For 17 games, offense was not a problem for the Bruins. But for the second time in its past two games, UCLA men’s basketball (13-6, 4-3 Pac-12) lost as a result of poor shooting, falling 69-63 at Oregon State (11-7, 3-3) on Thursday night. The Bruins, who did not shoot under 40 percent from the field in any of their first 17 games, did so for the second straight contest Thursday, finishing with a 37.9 percent mark from the field. They made just seven of their 23 three-point attempts.
UCLA men’s basketball (13-5, 4-2 Pac-12) heads north this week to take on Oregon State (10-7, 2-3) and Oregon (12-6, 2-3), looking to pad an NCAA Tournament resume that has grown shaky after recent losses to Stanford (10-8, 4-1) and Colorado (11-7, 3-3). The Bruins are still projected to reach the tournament, with CBS Sports’ Jerry Palm listing them as a No. 9 seed and ESPN’s Joe Lunardi slating them as a No. 11 seed forced to make it through a play-in game.
UCLA men’s basketball (13-4, 4-1 Pac-12) notched an 83-64 home victory over Utah (10-6, 2-3) on Thursday night thanks to a strong offensive showing. The Bruins never trailed on the night, scoring on each of their first seven possessions to grab an early lead they would not surrender. They finished the game shooting 51.8 percent from the field, including 12-for-23 from 3-point territory. Junior guard Aaron Holiday and freshman guard Kris Wilkes led the attack with 20 and 19 points, respectively.
Muck Rack makes it simple to find people, tweets, or articles that mention any name, keyword, company, hashtag etc. We've compiled this guide to help you make the most of your search.
Selecting a term
Start searching tweets, articles from media outlets, articles mentioned in tweets, journalists'
names, titles and bios with some suggested searches:
Companies or Topics (e.g. iPhone, Microsoft)
Phrases (e.g. "cloud computing") — use quotes to keep the terms together
Twitter handles (e.g. @username) — returns those who have mentioned or replied to
Names (e.g. "David Pogue")
Hashtags (e.g. #sxsw, #london2012)
Bio details (e.g. vegan, Olympics, father)
Muck Rack's Advanced Search allows for many boolean operators.
Find results that mention multiple specified terms, use AND or
+. For example, ensure each result contains both Elon Musk and Mark Zuckerberg by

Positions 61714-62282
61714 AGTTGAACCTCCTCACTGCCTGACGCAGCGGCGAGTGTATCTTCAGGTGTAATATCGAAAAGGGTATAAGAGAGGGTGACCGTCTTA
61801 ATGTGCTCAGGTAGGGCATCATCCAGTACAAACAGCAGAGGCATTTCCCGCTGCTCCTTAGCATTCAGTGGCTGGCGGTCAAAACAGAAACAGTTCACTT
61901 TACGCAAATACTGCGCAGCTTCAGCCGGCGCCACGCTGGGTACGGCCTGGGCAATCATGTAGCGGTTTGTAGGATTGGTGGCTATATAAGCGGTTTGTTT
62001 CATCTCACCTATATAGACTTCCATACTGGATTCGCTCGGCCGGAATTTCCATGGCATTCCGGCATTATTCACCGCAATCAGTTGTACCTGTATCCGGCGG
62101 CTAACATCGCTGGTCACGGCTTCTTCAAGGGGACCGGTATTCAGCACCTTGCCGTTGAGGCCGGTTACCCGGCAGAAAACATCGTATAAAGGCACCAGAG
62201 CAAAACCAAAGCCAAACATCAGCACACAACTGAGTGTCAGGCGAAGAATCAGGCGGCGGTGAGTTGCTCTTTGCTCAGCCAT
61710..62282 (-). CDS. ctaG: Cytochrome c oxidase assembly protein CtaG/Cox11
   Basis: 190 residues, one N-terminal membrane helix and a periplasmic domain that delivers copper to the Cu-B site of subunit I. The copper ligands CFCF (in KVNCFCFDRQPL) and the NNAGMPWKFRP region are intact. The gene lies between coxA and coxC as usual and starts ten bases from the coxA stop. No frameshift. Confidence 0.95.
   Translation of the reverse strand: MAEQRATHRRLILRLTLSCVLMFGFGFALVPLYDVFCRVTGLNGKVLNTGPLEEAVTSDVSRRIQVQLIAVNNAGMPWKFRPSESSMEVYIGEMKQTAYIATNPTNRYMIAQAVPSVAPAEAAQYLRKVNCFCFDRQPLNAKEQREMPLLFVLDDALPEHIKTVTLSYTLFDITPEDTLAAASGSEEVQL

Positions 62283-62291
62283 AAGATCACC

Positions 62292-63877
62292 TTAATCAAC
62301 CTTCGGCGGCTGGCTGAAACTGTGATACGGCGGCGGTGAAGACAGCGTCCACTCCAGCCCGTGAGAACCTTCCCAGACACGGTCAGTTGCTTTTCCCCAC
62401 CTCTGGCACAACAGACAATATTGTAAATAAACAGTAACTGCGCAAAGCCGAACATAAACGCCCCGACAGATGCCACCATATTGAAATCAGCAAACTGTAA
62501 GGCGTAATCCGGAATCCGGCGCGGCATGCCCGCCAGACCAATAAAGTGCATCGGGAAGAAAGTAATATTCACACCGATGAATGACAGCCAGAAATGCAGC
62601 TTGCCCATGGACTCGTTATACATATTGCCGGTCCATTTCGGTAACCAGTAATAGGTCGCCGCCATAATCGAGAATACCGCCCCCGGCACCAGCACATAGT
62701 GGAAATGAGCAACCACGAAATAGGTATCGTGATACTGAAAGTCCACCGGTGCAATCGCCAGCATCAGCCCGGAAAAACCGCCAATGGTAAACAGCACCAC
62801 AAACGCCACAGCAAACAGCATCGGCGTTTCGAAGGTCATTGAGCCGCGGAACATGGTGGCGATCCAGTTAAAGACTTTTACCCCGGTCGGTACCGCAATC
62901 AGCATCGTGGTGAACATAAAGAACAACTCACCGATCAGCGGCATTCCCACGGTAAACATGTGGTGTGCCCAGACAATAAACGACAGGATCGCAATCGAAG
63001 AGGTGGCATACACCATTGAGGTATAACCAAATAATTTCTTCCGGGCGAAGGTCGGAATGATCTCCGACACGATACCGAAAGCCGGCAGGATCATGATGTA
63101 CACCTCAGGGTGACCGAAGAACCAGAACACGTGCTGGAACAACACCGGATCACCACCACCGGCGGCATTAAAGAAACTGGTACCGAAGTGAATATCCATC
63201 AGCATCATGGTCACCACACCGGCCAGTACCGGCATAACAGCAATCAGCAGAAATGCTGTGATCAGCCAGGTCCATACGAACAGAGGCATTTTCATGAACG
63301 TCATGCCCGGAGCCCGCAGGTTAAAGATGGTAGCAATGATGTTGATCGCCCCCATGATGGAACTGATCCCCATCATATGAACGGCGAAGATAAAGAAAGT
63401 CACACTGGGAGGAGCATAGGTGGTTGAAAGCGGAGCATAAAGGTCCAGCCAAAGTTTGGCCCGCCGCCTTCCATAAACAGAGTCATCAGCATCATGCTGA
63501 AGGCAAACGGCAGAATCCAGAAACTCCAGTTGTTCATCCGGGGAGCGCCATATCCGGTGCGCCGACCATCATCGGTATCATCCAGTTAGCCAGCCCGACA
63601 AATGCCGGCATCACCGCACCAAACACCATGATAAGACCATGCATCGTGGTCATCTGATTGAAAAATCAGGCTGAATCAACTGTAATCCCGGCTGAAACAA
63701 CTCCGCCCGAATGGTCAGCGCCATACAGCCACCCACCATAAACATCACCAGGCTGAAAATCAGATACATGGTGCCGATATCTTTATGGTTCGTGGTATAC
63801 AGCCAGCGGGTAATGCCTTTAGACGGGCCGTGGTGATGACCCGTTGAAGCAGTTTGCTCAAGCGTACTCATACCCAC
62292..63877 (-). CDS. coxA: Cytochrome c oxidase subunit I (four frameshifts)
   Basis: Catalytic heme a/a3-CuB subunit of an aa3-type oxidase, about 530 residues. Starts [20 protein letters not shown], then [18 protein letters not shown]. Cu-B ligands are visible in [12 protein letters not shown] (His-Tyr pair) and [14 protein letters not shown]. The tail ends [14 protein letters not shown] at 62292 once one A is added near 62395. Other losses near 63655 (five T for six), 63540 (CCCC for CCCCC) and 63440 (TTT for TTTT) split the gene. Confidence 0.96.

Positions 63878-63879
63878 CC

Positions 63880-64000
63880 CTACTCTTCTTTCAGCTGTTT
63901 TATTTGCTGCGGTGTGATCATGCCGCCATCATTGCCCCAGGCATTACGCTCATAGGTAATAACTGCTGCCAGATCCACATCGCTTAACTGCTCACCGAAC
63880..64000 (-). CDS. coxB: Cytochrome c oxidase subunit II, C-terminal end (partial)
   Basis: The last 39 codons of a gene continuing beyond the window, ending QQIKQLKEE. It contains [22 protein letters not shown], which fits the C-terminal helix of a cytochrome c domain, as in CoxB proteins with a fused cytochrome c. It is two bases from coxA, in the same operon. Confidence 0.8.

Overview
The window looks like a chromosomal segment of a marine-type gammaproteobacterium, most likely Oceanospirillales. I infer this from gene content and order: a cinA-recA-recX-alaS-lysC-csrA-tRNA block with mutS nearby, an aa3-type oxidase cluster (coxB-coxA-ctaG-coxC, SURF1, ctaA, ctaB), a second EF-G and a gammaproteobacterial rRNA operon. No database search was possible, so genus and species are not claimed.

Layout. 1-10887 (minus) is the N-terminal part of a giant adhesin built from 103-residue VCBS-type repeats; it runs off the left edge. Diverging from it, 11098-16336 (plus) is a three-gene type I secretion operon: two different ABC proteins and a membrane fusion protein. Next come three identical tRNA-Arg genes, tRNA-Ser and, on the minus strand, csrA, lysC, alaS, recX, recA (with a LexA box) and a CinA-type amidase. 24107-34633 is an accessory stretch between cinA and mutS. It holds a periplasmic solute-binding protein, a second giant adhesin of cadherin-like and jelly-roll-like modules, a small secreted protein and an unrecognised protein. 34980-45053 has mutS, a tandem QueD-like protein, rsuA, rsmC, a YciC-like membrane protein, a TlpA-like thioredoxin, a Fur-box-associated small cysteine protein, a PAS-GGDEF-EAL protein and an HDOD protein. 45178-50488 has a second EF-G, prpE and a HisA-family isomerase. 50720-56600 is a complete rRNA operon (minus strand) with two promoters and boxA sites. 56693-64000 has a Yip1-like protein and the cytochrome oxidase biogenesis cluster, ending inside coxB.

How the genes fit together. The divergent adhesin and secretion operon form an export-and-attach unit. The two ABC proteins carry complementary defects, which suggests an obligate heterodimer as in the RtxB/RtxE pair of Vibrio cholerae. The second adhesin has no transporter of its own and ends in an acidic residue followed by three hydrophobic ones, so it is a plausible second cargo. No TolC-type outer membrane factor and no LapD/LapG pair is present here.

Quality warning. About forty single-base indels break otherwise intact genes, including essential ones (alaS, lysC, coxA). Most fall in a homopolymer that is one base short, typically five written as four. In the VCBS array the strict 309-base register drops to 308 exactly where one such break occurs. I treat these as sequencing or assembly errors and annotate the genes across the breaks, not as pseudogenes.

searching Musk AND Zuckerberg or Musk + Zuckerberg.
Use the operators OR or , to broaden your search when you'd like either of
multiple terms to appear in results. (This is the default behavior of our search when no operators
are used). For example, results will contain either cake or cookie by searching cake OR cookie or cake,cookie
Use NOT or - to subtract results from your search. For
example, searching Disney will yield results about the Walt Disney Company as well as Walt Disney
World Resort. To exclude mentions of Disney World, search for Disney -World or Disney
When using one of these operators with a phrase, enclose it in quotation marks. For example, you can
find results about smartphones excluding Apple's iPhone 4S by searching smartphone -"iPhone
Exact case matching or punctuation
If you're searching for a brand name or keyword that relies on specific punctuation marks or capitalization, you can
find results that match your exact query by adding matchcase: before the keyword you're searching for, like matchcase:E*TRADE .
Use parentheses to separate multiple
boolean phrases. For example, to find journalists talking about having fun in Disney World or
Disneyland, search for ("disney world" OR disneyland) AND fun.
An asterisk can be used to search for any variation of a root word truncated by the asterisk. For example, searching for admin* will return results for administrator, administration, administer, administered, etc.
A near operator is an AND operator where you can control the distance between the words. You can vary the distance the near operation uses by adding a forward slash and number (between 0-99) such as strawberries NEAR/10 "whipped cream", which means the strawberries must exist within 10 words of "whipped cream".